An emerging scientific consensus that a shift to small scale sustainable agriculture and localized food systems will address most, if not all the underlying causes of deteriorating agricultural productivity as well as the conservation of natural soil and water resources while saving the climate.
To prevent climate breakdown, we need to declare most of the fossil fuels in the earth’s crust off-limits.
by George Monbiot: journalist, author, academic and environmental and political activist, United Kingdom.
Rejoice, the boom is back! After a drought of investment, last week BP announced that it was spending £3bn to redevelop fields in the deep waters to the west of Shetland. The government was delighted: this shows, it says, that its policies are working. It promised to “continue to work alongside oil and gas companies to support growth and jobs in the UK.”(1)
Great. But hold on a minute, didn’t the government tell us, just two days before, that its priority is to decarbonise the economy?(2) Well it depends who you’re talking to, and at which point in the cycle of crashing contradictions you catch them.
The Tamera water landscape is a model and an educational project for natural water management and the renaturation of damaged landscapes all over the world and a basis for forestation, horticulture and agriculture in regions threatened by desertification. It is a globally adaptable model which can be applied in all regions in various appropriate forms.
Southern Portugal is threatened by rapid desertification. Forest fires, summer droughts and the loss of biodiversity are symptoms of a widespread loss of valuable land. The vegetation is threatened. Cork oaks and pine trees die in large numbers because the soil, leeched by excessive grazing and poor agricultural practices has lost its capacity to retain water. Erosion washes away fertile soil and what’s left dries up. Simultaneously there is flooding and water damage due to strong winter rainfalls every spring. Desertification and flooding are symptoms of one problem: incorrect water management caused by industrial agriculture, over-grazing, monoculture forestry and deforestation. Portugal´s average rainfall is similar to that of central Europe — yet the desert seems to grow right before our eyes.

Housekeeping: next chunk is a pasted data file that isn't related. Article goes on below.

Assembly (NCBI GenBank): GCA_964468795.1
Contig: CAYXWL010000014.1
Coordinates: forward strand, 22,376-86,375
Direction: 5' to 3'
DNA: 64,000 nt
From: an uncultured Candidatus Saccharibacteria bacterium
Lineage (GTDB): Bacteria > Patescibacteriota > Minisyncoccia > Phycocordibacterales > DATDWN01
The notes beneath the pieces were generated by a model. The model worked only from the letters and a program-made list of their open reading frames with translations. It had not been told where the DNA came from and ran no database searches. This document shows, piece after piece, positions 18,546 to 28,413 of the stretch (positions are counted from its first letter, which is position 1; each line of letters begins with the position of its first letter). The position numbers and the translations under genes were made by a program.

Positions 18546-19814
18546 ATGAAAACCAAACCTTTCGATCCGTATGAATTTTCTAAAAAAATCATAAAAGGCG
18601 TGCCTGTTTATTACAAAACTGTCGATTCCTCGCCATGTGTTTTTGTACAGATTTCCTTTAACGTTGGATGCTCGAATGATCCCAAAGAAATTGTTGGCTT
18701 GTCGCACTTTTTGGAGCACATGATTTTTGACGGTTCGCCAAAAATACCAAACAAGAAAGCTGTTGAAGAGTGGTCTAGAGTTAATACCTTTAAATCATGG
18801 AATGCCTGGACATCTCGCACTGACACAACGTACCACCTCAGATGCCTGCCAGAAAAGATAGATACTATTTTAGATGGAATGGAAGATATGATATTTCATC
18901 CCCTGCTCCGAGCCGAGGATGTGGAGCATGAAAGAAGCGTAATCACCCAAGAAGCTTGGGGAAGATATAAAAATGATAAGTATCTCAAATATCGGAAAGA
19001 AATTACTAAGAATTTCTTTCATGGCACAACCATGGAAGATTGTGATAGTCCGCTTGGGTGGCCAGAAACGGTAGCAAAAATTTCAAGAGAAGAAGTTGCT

The government and the industry promised that they had dealt with aminopyralid poisoning. They haven’t.
by George Monbiot: journalist, author, academic and environmental and political activist, United Kingdom. Pictures and captions from John Mason.
This image shows sunflowers that began life at the same time. On the right,
a bed which was free of this particular manure; on the left,
a bed which had the manure added.
Growing food, for reasons I haven’t quite got to the bottom of, is an intensely emotional process. The satisfaction I get from harvesting a good crop bears no relationship to any value that crop possesses. I take more pride in my fruit and vegetables than in any of the work I do. When the slugs mow down my seedlings, or my watering system fails, or blight knackers my tomatoes, it throws me into a depression which sometimes last for days.
This is by-law madness, and it’ll have to change…. I rather blatantly encourage everyone to disregard dumb rules like this which would stop you from increasing your resiliency and demonstrating better use of your lawnspace. The more of us who rebel against absurdity, the easier it becomes to legalise sustainability. I just hope you’ll be smart enough to ensure that your lawn-liberation is done whilst keeping aesthetic standards high as well (i.e. don’t give people justifiable reason to complain!). Julie Bass’ nice tidy veggie planters, which you’ll see in the videos below, are a good example, and only reflect all the more poorly on the neighbours who have complained and the local government who are obviously wholly ignorant of where we presently stand in history….
Not too many permaculturists have to deal with problems as potentially destructive, and even deadly, as elephants. But, I have met some of these people in my travels (see here and here). For those around the world grappling with this oversized issue, here is some potential help born of good permaculture system observation: